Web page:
Corie Shannon is a model who I ended up working with based on a fun, talkative video posted on YouTube where she outlined some of her core beliefs. We had the opportunity to shoot around Phoenix a bit and I finally got to use my Blackmagic Micro Cinema Camera, though it was on a completely unfamiliar steadicam so my work was less than steady. The title of this, “Radical Feelism,” is based on a tattoo you can barely make out on the inside of Corie’s arm, and she goes into much greater detail in the actual video.
I’ve always had a problem: I live in the Southwest- surrounded by exotic, beautiful environments like the Painted Desert- but it’s just far enough away that it’s not feasible to take a pro stylized model with me to shoot out there. Enter my daughter Maggie, who at age 8 has been in enough of Daddy’s shoots in her lifetime to finally get styled and shot way out amongst the petrified wood. Hair and makeup done by her mom/ my wife Vesna Miller. We’re going to make this a routine thing- once a month- with the goal of building up a youngster to be an ultra stylized look.
All images done with Fuji X-T2 and either the 35mm 1.4 lens or 23mm 2.0 lens.
Feast of Fury! – a short film created for the Independent Filmmakers of Phoenix Breakout Challenge! One month to write, film, edit a 6 minute piece with a randomly assigned prop (tennis racket) and phrase (”Quantum mechanics are easy…”). Featuring @luxbotlacheln Olivier Zahm, Jessica Kelley + her baby, Patton Werner, my wife and children, and a bunch of puppets.
This was a lot of fun to make, and it was an enormous learning experience for me. There’s a showing alongside all the other films involved in the challenge this Thursday in a Harkins movie theater and just the opportunity to have my kids see themselves on the big screen will make it all worth it.
When we get a great cloudy day in Phoenix, I usually forgo whatever plans I had for the day to go hiking in Papago park on the Phoenix/ Tempe/ Scottsdale border. It’s gorgeous red rocks with small caves that don’t look quite like any other local place. I put this together Lightroom 6 CC’s photo merge function, one of the few things I had still used Photoshop for in my workflow.
Roughly a mile from my house in Chandler, Arizona, is the ASU Techshop. It’s about a year old and chock full of machines that I had no idea how to work or what art I could make if I got my hands on them. As a Christmas present to myself I bought a membership and signed up for a few classes, and those few weeks since have yielded some creative results.
One of the new tools I’ve made use of is the Universal Laser Systems’ laser cutter. It’s about as easy to use as any regular xerox machine except sometimes a fire starts in it. Basically I can etch, engrave or cut a huge variety of materials using whatever designs I create. There’s not much more than convert photos to a pure black-and-white design using “threshold” and “layers” in Photoshop, save as a PDF, import that into Corel Draw and that’s about it for prep.
My current favorite material is an acrylic plexiglass with a mirrored back. It makes my images look like large Daguerreotypes.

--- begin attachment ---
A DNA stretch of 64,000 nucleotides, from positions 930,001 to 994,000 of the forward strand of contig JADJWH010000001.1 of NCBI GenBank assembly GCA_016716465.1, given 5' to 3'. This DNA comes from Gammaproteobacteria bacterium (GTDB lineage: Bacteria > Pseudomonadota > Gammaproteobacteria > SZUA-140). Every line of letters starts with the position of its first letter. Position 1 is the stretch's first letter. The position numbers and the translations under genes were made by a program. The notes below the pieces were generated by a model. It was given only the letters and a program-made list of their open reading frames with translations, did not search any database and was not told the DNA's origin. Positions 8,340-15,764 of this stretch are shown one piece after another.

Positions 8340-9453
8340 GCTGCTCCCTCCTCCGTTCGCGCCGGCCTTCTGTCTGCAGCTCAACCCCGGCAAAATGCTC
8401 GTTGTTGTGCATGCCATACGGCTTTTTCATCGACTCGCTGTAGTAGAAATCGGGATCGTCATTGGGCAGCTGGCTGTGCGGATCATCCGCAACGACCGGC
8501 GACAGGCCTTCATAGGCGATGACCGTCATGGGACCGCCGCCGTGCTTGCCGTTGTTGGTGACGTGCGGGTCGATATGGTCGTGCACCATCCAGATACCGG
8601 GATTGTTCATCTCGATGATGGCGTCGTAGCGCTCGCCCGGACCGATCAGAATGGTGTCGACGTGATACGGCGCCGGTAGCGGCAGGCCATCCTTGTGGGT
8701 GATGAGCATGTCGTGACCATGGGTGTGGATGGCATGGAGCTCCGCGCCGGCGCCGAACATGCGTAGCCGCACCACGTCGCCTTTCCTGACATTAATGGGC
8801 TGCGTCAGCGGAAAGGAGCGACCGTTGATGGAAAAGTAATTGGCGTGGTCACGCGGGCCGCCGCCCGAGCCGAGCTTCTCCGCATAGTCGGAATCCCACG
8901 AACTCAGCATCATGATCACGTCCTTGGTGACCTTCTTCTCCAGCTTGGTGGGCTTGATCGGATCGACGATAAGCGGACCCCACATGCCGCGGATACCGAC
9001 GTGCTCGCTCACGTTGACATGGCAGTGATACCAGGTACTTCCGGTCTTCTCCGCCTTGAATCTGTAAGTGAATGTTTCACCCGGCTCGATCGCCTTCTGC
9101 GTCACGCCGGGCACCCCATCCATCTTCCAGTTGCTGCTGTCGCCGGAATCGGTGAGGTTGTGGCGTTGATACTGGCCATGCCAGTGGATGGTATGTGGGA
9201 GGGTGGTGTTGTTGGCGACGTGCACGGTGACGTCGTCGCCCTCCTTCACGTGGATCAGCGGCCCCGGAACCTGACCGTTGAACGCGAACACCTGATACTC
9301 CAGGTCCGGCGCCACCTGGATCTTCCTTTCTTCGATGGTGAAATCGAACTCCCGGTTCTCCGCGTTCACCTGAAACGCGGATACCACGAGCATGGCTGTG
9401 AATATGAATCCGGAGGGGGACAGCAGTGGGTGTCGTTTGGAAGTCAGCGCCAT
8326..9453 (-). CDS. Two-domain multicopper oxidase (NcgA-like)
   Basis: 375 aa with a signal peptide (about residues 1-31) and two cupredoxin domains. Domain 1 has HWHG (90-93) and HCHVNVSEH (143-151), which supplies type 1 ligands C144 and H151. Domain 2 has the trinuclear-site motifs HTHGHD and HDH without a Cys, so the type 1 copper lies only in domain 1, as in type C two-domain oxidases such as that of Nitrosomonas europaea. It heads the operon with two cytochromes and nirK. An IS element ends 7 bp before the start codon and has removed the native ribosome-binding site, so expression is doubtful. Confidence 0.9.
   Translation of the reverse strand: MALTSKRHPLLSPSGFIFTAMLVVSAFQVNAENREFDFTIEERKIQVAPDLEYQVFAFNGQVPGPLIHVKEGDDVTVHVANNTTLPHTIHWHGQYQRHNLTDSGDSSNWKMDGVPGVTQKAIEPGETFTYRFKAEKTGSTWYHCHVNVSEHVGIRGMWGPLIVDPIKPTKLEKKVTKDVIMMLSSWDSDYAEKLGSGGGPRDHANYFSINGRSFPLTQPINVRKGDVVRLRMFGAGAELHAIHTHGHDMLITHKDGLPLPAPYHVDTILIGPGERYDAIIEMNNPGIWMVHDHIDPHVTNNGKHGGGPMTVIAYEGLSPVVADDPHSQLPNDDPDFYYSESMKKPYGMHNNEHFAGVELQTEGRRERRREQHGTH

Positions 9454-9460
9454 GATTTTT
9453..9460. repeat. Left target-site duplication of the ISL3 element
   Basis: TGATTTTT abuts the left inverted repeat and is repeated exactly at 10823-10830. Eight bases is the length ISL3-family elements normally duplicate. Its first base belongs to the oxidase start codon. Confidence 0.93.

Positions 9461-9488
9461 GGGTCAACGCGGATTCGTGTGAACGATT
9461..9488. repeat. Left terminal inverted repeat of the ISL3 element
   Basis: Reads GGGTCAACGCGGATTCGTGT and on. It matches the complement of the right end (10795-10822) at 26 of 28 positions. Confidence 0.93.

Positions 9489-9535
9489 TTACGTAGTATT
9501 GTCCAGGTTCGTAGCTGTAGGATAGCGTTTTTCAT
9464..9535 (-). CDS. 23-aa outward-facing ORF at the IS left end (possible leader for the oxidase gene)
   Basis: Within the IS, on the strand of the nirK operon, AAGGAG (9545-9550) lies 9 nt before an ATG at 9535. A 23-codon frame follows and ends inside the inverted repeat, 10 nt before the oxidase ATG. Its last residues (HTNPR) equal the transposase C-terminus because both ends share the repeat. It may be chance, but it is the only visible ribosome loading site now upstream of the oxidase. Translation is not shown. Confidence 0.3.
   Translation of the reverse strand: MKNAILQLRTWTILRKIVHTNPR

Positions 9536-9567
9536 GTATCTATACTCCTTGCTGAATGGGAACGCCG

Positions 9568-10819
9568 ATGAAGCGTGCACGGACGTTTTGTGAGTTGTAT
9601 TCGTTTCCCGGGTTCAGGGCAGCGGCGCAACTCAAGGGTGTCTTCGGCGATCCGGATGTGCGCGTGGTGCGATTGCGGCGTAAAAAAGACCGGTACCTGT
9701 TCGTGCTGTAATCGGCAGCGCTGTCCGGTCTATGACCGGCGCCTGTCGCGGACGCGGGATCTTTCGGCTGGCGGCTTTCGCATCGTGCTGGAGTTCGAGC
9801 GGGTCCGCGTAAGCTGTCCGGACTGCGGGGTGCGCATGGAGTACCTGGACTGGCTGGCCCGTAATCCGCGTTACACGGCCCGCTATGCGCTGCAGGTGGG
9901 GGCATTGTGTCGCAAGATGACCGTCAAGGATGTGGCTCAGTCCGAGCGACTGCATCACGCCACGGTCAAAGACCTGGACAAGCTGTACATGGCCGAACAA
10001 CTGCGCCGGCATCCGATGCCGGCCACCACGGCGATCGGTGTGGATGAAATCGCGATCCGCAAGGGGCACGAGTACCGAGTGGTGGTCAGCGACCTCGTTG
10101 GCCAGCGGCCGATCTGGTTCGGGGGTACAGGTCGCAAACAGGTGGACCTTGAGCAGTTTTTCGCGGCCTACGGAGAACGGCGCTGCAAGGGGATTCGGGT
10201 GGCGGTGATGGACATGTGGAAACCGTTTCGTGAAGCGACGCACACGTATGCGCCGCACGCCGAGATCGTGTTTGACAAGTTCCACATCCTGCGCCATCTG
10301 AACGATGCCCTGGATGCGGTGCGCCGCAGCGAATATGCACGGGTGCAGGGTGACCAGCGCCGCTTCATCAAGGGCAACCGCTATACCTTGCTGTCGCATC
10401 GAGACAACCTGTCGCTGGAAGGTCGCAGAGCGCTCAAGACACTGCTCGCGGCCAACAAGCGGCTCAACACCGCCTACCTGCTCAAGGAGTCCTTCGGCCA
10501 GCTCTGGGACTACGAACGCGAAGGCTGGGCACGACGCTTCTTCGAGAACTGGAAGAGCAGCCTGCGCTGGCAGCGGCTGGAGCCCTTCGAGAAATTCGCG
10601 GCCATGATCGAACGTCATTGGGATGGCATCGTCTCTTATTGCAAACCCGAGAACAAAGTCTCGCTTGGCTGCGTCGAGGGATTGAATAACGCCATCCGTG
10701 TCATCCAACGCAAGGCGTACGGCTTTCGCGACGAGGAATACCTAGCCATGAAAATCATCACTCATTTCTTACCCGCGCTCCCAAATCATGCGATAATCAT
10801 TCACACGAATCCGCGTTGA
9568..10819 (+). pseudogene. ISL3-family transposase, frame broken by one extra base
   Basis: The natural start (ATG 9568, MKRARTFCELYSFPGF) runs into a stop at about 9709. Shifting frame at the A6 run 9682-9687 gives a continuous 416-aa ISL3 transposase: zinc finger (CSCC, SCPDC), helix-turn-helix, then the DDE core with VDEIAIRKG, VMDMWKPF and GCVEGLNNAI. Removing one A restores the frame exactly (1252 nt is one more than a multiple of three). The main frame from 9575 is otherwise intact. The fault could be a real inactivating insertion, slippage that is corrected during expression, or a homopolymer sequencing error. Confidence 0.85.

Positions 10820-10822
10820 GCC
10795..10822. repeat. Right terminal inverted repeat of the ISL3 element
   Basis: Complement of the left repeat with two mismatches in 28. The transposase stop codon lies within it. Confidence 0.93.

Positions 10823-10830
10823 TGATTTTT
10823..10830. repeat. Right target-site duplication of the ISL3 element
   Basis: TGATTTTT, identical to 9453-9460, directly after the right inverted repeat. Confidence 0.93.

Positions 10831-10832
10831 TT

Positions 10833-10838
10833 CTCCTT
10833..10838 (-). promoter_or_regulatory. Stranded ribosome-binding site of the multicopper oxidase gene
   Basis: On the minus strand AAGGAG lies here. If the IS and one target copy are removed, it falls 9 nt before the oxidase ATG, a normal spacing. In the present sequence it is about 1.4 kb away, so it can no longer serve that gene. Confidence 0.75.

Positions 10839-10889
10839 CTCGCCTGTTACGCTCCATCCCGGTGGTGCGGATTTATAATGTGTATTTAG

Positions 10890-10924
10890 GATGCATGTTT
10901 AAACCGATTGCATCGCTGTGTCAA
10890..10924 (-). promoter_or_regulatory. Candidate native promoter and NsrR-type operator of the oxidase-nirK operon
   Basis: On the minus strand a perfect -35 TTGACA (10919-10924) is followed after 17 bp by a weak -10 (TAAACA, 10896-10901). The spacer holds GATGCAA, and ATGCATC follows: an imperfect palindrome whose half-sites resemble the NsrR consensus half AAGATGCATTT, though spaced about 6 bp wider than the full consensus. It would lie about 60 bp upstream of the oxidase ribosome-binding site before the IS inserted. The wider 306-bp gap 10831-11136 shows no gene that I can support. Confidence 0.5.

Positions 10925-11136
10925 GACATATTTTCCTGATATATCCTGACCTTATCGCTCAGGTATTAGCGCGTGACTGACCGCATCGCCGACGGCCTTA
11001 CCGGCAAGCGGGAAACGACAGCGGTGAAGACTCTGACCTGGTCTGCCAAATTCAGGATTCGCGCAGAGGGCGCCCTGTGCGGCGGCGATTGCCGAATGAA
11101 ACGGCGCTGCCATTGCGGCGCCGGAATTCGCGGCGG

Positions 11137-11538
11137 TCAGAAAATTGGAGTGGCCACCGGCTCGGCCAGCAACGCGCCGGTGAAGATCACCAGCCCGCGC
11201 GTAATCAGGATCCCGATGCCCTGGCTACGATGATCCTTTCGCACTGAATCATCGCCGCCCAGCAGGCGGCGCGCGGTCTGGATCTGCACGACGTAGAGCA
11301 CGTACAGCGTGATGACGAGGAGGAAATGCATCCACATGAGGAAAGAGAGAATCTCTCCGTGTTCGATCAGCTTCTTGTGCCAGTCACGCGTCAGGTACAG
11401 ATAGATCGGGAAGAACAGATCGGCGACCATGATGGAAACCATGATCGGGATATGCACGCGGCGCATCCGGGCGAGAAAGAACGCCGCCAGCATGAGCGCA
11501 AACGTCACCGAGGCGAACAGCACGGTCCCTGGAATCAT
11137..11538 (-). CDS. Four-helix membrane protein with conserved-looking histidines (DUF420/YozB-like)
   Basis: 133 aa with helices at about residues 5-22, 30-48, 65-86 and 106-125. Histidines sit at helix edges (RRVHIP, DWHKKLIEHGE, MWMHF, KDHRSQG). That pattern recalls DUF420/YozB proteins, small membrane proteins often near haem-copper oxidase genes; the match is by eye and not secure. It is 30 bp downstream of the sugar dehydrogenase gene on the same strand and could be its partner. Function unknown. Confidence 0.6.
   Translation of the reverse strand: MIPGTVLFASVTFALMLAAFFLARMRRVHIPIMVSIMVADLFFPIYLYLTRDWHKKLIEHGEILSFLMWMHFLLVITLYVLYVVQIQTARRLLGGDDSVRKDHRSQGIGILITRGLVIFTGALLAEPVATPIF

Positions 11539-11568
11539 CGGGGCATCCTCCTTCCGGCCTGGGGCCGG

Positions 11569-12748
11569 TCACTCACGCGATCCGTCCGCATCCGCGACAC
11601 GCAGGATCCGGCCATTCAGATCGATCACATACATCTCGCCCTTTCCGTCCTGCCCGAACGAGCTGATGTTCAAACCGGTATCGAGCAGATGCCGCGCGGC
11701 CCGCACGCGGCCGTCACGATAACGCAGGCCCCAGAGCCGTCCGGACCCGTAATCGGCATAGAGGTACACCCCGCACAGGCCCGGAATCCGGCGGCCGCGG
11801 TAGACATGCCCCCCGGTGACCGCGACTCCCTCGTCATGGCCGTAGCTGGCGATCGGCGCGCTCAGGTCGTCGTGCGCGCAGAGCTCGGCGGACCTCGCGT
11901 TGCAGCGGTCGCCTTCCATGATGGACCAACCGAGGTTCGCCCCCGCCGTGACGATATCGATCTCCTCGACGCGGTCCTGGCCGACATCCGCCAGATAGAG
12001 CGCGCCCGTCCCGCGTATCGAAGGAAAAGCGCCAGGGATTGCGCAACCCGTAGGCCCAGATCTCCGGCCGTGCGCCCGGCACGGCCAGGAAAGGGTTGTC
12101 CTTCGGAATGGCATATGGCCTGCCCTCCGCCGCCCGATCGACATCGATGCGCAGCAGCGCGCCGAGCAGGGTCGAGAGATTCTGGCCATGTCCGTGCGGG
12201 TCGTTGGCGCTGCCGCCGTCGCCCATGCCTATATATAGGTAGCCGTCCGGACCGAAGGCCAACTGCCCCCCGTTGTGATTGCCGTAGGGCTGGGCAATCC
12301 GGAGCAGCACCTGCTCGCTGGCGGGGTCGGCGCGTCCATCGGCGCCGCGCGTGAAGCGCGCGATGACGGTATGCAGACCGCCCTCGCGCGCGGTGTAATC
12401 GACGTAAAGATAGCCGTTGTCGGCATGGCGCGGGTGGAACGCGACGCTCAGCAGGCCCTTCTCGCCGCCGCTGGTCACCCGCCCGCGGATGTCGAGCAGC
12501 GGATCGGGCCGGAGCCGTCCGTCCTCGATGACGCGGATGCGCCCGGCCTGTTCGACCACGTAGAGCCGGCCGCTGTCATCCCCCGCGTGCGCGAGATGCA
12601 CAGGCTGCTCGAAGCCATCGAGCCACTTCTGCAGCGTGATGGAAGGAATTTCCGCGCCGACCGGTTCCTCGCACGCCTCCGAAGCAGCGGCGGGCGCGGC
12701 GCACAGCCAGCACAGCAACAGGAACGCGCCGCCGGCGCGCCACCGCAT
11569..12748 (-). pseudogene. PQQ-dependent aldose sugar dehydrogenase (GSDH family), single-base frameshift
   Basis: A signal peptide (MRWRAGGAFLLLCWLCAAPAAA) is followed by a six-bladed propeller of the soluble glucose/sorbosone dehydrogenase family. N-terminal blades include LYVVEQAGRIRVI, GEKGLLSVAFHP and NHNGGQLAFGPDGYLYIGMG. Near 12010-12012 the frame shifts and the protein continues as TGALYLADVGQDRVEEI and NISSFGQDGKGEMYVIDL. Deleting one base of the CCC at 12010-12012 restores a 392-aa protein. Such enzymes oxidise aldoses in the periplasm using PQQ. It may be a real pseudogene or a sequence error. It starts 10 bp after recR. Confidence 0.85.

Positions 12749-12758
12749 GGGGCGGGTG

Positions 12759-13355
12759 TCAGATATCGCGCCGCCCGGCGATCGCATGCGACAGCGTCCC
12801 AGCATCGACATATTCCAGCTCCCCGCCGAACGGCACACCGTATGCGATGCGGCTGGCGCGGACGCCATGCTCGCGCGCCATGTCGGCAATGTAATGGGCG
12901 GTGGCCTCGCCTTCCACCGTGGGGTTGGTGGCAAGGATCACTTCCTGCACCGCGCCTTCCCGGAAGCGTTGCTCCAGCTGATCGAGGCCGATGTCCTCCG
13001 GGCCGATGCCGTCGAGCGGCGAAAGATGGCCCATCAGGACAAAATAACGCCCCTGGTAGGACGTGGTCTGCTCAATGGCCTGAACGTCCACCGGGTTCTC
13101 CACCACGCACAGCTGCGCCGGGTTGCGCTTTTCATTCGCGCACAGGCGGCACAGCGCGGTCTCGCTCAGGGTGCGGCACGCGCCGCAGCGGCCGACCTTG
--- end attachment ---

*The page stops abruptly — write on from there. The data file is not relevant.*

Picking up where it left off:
I’m also quite fond of this black acrylic. This is my first etching on the laser cutter, converted to a vector drawing in Adobe Illustrator CC. Check the video for the “making of” process…
The other tool I’ve been using non-stop is the 3D printer, the MakerBot Replicator 2. I feel about this machine the way I felt the first time I could burn CDs, or the first time I saw Amazon’s commercial for a Kindle. Last year I photographed a bunch of models “in the round” to make 3D models of them, and though the process of getting an interesting object out of those photos wasn’t as simple or satisfying as I thought it’d be- currently I have a bunch of half-heads in my Meshmixer folders- I have been making objects that are actually useful to me. From Thingiverse I’ve created some GoPro mounts and a plastic pinhole camera…
…still yet to be shot with yet! If you enjoy any of this work I encourage you to like it and share it! For more photoworks goodness peruse my Etsy shop, follow on tumblr and twitter and instagram, and rummage around on my full site.
I’ve got work in 2 exhibits opening this November. One is a set of masks as part of a sculpture exhibit at the Hive Gallery in Los Angeles, and the other is a trio of canvas prints for the Arizona Opera. These are two of those photos, shot around 2008 for a series I called “Western Zen.” The premise was these were all images of Asian gardens within California, Arizona, Washington and Oregon. They were shot on medium format film with whiteout/ liquid paper brushed along the edges of the negative for a “sumi-e” effect.
I created a Blurb book of the work, and it never really went anywhere. After 7 years I’m still proud enough of the images that I figured nice canvas prints, in an open floating frame, would look really cool as classy wall decor, and thankfully the AZ Opera agreed. It’s always been of big importance to me that the work I make finds some kind of public space to live, even if it takes years, and currently I’m in the rare position to get everything printed and presentation-ready the way I feel the work needs to be.
If you enjoy any of this work I encourage you to like it and share it! For more photoworks goodness peruse my Etsy shop, follow on tumblr and twitter and instagram, and rummage around on my full site.